The Sauvignon Blanc Grape
Sauvignon Blanc is a green-skinned grape variety believed to have originated in the Gironde area of southwest France during the seventeenth century. At that time it may also have been called Petit Sauvignon or Jaune. The grape gets its name from the French word sauvage ("wild") and blanc ("white") due to its early origins as an indigenous grape. The varietal however did not rise in stature until the mid-1960s.
Like many other wine grapes originating in France, Sauvignon Blanc grapes have been adopted by many other countries. In 1832 a new chapter in the history of Sauvignon Blanc was written when Australian wineries began cultivation of the varietal. Although it is now planted in many of the world's wine regions, producing a crisp, dry, and refreshing white wine, Australia's and New Zealand's warm climates would prove perfect for this particular grape varietal. Today, Australia and New Zealand make some of the most sought-after Sauvignon Blanc wines in the world.
White wine lovers should become familiar with the various Sauvignon Blanc growing regions, as the soil, climate and harvesting factors heavily affect the taste of the wine.
For example, prolonged exposure of the skins and the juice of the grapes (or the must) tend to sharpen the intensity and pungency of the wine. And warmer fermentation (around 16-18 °C) brings out the mineral flavors in the wine while colder temperatures bring out more fruit and tropical flavors.
Some winemakers choose oak aging, which tends to round out the flavors and softens the naturally high acidity of the grape. Other winemakers, like those in New Zealand and Sancerre, prefer stainless steel fermentation tanks over barrels with the intention of maintaining the sharp focus and flavor intensity.
Along with Riesling, Sauvignon Blanc was one of the first fine wines to be bottled with a screw cap in commercial quantities, especially by New Zealand producers. The wine is usually consumed young, as it does not particularly benefit from aging, except for some oak-aged wines.
Characteristics of the Grape
Sauvignon Blanc vines are very heat tolerant and grow quickly, requiring consistent pruning for best results. The vine is vigorous and upright in its growth, with small broad leaves and short bunches of berries with thick skins. They typically develop as a more acidic variety, but careful management contributes to pleasant flavors.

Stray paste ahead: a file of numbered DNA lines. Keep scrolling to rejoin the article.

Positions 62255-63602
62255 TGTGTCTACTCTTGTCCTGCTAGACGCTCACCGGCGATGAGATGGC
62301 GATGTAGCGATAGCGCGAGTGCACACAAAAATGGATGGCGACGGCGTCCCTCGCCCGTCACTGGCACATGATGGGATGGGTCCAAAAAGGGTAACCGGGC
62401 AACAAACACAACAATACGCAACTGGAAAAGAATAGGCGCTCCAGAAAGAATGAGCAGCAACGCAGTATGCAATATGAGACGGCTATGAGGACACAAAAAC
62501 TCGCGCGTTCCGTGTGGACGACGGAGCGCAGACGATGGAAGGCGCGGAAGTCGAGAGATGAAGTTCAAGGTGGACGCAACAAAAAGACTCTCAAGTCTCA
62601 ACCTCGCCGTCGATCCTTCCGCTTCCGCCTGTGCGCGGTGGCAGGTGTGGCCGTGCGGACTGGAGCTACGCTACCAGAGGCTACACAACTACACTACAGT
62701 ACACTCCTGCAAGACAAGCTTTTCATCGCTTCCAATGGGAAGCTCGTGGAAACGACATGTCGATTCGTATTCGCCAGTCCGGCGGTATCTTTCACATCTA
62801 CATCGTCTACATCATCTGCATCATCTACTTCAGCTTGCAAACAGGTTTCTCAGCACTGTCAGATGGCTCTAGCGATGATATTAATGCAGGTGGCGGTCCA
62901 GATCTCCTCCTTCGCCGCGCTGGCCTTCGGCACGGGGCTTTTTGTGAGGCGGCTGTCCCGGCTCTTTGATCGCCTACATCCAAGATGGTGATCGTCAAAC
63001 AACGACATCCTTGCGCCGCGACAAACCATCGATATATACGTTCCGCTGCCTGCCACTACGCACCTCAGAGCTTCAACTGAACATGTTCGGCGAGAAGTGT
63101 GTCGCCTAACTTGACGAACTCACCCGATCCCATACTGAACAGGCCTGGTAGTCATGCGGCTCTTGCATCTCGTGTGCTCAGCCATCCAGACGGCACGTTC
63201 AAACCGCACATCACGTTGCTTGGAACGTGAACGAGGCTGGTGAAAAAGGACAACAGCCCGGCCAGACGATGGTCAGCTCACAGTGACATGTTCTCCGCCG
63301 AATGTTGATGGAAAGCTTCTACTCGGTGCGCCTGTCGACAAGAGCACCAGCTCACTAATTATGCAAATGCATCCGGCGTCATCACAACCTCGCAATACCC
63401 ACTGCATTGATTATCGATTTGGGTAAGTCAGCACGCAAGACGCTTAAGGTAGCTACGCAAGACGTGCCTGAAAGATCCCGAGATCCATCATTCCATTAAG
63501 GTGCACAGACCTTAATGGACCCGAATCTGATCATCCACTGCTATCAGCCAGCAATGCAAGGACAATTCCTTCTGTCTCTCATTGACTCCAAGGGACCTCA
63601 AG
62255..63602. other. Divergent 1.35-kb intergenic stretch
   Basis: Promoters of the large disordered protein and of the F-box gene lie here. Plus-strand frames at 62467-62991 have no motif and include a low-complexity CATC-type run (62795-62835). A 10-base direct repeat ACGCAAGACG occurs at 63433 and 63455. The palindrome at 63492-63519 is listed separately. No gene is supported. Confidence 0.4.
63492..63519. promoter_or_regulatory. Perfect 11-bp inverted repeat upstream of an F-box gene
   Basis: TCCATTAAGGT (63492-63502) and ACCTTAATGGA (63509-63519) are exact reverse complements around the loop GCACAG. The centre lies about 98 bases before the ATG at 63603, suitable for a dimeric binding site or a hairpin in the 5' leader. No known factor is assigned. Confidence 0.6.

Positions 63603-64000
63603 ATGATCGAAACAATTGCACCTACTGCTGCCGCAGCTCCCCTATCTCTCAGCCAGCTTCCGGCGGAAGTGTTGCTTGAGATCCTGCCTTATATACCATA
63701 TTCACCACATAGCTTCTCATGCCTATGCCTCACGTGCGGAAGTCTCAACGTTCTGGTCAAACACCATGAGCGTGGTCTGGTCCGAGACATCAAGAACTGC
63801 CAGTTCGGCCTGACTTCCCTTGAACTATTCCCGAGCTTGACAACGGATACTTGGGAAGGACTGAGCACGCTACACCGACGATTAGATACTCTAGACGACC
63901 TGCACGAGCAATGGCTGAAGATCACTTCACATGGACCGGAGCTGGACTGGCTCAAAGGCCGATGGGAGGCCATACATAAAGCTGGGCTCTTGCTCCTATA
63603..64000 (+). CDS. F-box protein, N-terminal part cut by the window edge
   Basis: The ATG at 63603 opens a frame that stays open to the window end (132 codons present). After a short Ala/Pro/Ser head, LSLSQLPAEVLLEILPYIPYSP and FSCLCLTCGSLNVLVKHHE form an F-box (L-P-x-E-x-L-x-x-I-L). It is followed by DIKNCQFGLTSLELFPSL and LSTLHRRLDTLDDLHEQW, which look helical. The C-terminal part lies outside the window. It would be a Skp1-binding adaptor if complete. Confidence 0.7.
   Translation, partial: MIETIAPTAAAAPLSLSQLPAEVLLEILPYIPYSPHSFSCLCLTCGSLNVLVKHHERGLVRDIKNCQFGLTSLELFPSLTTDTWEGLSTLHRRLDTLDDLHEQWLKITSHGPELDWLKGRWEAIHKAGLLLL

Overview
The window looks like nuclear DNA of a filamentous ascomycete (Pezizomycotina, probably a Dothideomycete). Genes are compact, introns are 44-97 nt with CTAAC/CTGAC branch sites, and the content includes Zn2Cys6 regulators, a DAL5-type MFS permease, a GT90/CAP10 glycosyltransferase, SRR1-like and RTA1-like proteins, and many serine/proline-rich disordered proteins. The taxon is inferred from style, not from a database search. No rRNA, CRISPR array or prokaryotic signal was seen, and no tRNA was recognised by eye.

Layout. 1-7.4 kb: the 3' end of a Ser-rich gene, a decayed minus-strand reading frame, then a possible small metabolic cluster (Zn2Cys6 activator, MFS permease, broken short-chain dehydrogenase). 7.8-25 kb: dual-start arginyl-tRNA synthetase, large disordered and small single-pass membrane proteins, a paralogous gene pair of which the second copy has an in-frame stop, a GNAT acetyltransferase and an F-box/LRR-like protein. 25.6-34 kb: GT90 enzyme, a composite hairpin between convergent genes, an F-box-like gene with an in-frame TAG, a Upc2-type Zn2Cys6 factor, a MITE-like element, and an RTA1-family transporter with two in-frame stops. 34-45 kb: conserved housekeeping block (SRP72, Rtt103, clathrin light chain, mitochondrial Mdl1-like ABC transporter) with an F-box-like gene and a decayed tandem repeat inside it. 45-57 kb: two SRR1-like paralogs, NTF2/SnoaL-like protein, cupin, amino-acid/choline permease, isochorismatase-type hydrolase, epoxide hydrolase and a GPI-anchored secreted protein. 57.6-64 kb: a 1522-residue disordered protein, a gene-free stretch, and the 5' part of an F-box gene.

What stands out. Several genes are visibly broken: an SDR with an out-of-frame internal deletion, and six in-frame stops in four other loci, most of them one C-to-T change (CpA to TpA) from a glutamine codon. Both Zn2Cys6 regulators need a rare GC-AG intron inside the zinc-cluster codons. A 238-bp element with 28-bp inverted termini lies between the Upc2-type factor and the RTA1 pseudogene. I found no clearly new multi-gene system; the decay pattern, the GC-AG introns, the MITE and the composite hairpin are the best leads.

Like their frequent blending partner, Semillon, Sauvignon Blanc grapes are susceptible to a fungus known as "noble rot," which causes the grapes to shrivel, leaving behind a sweet pulp treasured for dessert wines.
And a Hint of….
Depending on the climate, the flavor of Sauvignon Blanc ranges from aggressively grassy to sweetly tropical, sometimes with a grapefruit flavour. Many a wine expert has used the phrase "crisp, elegant, and fresh" as a favorable description of a good Sauvignon Blanc.
With naturally high acidity, Sauvignon Blanc is always tangy, tart, nervy, racy, or zesty, and this character pervades even the sweet and dessert versions, keeping them from being cloying or overly sweet.
At its most unripe stage, the grape is high in malic acid. As it progresses further towards ripeness, the grape develops red and green pepper flavors and eventually achieves a balance of sugars.
Where it’s Found
The top producers of Sauvignon Blanc around the world include Argentina, Australia, Chile, France, Italy, New Zealand, South Africa and the United States.
Sauvignon Blanc often goes by other names depending on the growing region. In France, it is Sancerre or Pouilly-Fumé, while the label might read "fumé sauvignon" in Italy.
The Sauvignon Blanc, when slightly chilled, pairs well with fish or cheese, particularly Chèvre. It is also known as one of the few wines that pairs well with sushi.
The varietal hold up well with a host of other foods, including those that are moderately spicy, but not overdone. Poultry and shellfish are great complements, even when smoked. As both an appetizer and dessert choice, Sauvignon Blanc pairs with salads and tomato-based dishes.
Dry-style Sauvignon or Fumé Blancs are very versatile in accompanying foods and can handle components such as tomatoes, bell peppers, cilantro, raw garlic, smoked cheeses or other pungent flavors that would clash with or overpower many Chardonnays and almost all other dry whites. In fact, Sauvignon Blanc is probably the best dry white wine to accompany the greatest variety of foods.